More rhetoric. Why don't you just say what I'm leaving out in this specific example? There's two possible ways you can vote on this bill... you can explain your choice in an infinite amount of ways, and you could accuse me of not seeing the whole picture in your explanation, but to say that I'm not seeing reality because I acknowledge there are only two choices here?? Oh.. is the third choice to not vote at all? Well, then we're back to morality being the real issue.

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5 hours ago, Brant Gaede said:

"You can't get there from here," he drawled.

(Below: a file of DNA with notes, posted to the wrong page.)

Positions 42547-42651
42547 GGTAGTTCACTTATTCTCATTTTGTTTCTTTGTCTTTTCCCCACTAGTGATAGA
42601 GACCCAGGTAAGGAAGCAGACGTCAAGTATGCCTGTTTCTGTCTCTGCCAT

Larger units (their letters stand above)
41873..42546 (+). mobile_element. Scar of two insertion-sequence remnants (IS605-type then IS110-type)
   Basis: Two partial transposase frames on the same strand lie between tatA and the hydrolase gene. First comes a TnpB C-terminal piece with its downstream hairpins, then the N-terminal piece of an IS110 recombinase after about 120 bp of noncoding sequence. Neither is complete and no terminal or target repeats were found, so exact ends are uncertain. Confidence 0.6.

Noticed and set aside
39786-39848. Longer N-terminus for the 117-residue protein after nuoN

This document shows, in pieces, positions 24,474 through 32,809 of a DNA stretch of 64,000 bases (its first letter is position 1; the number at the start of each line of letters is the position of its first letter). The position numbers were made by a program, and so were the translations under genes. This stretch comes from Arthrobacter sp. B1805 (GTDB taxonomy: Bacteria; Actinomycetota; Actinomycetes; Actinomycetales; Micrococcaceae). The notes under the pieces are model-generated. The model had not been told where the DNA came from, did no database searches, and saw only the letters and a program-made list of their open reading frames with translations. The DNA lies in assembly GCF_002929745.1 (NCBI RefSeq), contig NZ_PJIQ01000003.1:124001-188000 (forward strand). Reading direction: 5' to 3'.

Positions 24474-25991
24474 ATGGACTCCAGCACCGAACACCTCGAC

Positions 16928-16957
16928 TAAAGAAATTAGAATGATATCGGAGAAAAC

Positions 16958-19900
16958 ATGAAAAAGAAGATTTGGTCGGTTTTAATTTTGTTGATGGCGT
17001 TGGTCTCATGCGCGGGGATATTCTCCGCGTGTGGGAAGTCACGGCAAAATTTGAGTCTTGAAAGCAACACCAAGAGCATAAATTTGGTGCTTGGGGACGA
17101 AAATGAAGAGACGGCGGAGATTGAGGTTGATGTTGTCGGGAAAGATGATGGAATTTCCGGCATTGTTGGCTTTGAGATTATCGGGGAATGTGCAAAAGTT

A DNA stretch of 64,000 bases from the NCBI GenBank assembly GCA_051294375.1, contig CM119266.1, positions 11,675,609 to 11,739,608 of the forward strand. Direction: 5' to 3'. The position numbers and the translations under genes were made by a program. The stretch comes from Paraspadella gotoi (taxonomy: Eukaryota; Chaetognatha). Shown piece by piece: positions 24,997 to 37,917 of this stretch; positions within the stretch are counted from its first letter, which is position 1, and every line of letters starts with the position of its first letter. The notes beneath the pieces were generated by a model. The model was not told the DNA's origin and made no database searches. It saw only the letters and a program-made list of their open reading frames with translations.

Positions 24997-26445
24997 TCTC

The past, present, and future walked into a bar. It was tense. 

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4 hours ago, Dglgmut said:

Why don't you just say what I'm leaving out in this specific example?

D,

Because you don't stay on topic and keep shifting your standards without acknowledging the changes.

4 hours ago, Dglgmut said:

... accuse me...

You keep using this phrase.

That's not how I discuss ideas.

But there are people who like to accuse each other all the time. That's the tone they live in and use for interacting with others. They are probably a better fit for what you seem to be seeking right now.

Michael

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8 hours ago, Dglgmut said:

Your dog should be capable of this... and we agree that it's induction?

 

Ha.

A dog - anyway, my dogs - know "water".

I will ask them if they understand "salty" and "ocean"...

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On 5/28/2020 at 3:52 PM, Dglgmut said:

Your dog should be capable of this... and we agree that it's induction?